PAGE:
National has unveiled an economic and tax package that will give an extra $18 a week above Labour's cuts for an average worker but has to reduce expenditure elsewhere to pay for it.
The package has provided winners and losers in its mix.
Party leader John Key revealed a slightly pared down tax cut package that puts more in people's pocket's next April, but offers less than planned.
The cuts are funded by cutting planned increases to Government subsidies for those in KiwiSaver and axing research and development tax credits for businesses.
There is also a reduction in the amount to be spent on infrastructure in the next three years, so that borrowing is reduced.
Mr Key said a worker on the average wage of about $48,000 would be better off by an additional $18 a week above Labour's tax cuts when National's first tranche of cuts kicked in on April 1 next year, if the party is elected.
Incorporating Labour's October 1 cuts, the same worker would be $47 better off by April 1, 2011.
The package outlined by Mr Key included movements in both the thresholds that different rates start at, and drops in the actual rates themselves.
It also included a tax rebate of $10 a week for taxpayers earning between $24,000 and $50,000 who do not receive anything from Working for Families.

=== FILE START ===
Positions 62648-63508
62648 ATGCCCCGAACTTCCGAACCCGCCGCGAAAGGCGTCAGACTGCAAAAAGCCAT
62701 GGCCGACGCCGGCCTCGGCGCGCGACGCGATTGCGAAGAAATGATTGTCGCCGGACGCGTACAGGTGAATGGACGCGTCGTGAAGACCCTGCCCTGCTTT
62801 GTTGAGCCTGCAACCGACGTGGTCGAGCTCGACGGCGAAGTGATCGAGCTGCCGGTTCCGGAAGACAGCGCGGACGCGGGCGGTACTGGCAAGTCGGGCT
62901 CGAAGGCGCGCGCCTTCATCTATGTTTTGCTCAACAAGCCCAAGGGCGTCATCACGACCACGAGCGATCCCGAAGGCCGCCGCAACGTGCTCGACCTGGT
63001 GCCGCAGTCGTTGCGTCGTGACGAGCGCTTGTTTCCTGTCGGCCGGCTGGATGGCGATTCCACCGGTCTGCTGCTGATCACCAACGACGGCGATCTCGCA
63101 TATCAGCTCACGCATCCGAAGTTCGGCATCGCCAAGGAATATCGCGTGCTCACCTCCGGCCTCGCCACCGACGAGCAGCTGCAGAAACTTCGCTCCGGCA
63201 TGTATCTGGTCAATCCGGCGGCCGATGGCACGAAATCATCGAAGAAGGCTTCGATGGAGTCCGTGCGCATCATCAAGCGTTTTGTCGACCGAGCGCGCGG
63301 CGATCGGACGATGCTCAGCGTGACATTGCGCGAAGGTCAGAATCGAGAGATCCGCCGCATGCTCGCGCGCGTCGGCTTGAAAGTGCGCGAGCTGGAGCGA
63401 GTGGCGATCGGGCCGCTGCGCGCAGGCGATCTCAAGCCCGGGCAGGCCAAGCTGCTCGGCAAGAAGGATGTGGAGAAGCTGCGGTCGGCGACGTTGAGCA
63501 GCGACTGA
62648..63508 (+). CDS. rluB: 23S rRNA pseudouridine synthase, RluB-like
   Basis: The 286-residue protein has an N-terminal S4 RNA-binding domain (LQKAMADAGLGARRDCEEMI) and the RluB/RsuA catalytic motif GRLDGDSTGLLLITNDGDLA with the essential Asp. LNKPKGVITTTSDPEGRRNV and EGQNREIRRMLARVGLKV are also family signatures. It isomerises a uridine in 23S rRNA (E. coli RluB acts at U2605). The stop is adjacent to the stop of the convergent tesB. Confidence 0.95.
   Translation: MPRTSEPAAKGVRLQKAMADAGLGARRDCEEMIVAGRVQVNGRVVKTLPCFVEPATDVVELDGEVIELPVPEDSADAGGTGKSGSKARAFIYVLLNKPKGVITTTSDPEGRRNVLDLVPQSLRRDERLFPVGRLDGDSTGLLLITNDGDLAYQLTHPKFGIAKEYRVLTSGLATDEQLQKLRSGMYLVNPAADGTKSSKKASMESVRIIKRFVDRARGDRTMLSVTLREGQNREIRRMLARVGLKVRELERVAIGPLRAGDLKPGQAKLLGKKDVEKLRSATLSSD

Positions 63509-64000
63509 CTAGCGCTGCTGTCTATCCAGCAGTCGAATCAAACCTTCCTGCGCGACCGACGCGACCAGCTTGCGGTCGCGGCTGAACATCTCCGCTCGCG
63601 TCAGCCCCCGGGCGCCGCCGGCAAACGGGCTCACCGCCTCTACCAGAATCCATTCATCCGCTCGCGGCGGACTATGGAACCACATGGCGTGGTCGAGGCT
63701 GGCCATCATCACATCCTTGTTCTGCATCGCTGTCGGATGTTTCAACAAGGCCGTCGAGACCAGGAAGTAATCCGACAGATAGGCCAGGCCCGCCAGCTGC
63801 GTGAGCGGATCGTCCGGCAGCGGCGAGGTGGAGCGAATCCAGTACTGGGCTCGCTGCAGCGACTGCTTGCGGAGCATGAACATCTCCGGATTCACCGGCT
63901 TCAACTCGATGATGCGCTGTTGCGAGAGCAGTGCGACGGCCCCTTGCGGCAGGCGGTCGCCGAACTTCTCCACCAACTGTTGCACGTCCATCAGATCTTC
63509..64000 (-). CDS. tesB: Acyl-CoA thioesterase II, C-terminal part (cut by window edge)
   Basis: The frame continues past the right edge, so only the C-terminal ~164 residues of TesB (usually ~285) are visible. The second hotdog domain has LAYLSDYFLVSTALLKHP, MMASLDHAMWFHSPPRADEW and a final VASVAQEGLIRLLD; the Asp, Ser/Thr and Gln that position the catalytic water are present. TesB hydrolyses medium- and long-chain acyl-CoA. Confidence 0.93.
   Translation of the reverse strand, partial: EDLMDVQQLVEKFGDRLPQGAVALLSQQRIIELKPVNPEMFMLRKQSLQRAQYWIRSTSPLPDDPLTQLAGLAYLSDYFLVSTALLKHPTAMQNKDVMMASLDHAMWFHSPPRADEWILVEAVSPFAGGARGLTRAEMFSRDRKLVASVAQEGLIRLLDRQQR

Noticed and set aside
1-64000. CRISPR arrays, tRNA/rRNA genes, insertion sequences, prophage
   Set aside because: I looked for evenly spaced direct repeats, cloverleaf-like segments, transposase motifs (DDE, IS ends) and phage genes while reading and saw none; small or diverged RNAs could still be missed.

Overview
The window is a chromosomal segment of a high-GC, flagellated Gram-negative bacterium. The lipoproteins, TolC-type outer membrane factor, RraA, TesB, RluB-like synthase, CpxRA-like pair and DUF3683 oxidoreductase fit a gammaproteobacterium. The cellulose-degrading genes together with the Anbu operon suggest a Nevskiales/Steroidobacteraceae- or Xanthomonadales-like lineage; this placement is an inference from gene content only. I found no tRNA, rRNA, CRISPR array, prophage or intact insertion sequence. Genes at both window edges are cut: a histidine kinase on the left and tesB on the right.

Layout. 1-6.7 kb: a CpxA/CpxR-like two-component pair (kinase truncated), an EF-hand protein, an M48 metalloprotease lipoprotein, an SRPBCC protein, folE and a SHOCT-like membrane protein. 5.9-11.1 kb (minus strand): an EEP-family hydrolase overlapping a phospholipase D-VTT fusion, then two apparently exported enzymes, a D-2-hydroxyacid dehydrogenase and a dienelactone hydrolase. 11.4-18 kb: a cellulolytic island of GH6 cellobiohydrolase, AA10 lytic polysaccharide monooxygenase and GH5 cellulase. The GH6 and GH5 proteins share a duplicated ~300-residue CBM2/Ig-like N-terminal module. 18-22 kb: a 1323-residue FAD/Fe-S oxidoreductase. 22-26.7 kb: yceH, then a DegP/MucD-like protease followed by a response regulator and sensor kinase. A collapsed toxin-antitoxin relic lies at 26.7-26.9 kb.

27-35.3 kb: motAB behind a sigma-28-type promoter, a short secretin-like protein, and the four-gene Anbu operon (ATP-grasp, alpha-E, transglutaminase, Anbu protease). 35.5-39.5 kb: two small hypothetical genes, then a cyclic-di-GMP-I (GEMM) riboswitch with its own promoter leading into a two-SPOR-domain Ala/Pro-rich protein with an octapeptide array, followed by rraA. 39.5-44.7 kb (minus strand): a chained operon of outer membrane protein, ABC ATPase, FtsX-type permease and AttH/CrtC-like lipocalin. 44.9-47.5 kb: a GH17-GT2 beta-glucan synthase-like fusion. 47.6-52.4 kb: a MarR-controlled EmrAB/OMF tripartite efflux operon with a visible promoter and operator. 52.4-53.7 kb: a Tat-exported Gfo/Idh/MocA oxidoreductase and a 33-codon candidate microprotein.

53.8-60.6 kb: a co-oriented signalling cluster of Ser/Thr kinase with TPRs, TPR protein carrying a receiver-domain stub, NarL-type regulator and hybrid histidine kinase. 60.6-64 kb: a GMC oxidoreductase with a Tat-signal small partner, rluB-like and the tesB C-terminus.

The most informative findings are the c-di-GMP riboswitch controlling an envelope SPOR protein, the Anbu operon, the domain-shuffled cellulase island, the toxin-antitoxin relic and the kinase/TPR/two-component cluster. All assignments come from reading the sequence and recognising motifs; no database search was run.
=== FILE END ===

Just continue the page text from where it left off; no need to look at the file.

It is estimated 600,000 people would qualify for the rebate.
Mr Key said National had scaled back its tax cuts plan by $2 billion in the face of a decade of forecast budget deficits.
Lower income earners who get Working for Families, lower income KiwiSavers and companies receiving research and development tax credits are the main losers under the package.
Those receiving the Government's Working for Families package who earn under $44,000 a year will get slightly less under National than under Labour.
Someone earning $40,000 a year will get $5 a week less by April 1, 2011, a person on $30,000 will get $7 a week less and someone on $20,000 will get $9 a week less.
That is because National has introduced a new "independent earners rebate" for those earning between $24,000 and $50,000 who do not receive Working for Families.
Lower income earners who belong to KiwiSaver will also potentially miss out on some subsidies under National's plan.
National has lowered minimum contributions from 4 per cent to 2 per cent. That means people will have to put less in, but the matching government subsidy will also be capped at 2 per cent.
Someone earning $52,000 a year will still be able to collect the full subsidy of $1040 a year, but anyone earning less than that will not.
Someone earning the minimum wage of $25,000 a year would only get a government contribution of $500 a year.
In addition compulsory employer contributions have been pared back from 4 per cent to 2 per cent.
Companies currently claiming the Government's 15 per cent tax credit on research and development will also lose out, with National planning to scrap the tax credits altogether.
Finance Minister Michael Cullen said National's economic plan has "savaged" KiwiSaver while encouraging people to spend.
"Basically it says economic growth is not about savings, and investment and innovation at all, it's simply about encouraging people to spend," Dr Cullen said.
He said people will lose $40 a week in KiwiSaver contributions for a $14 tax cut above Labour's in the long run.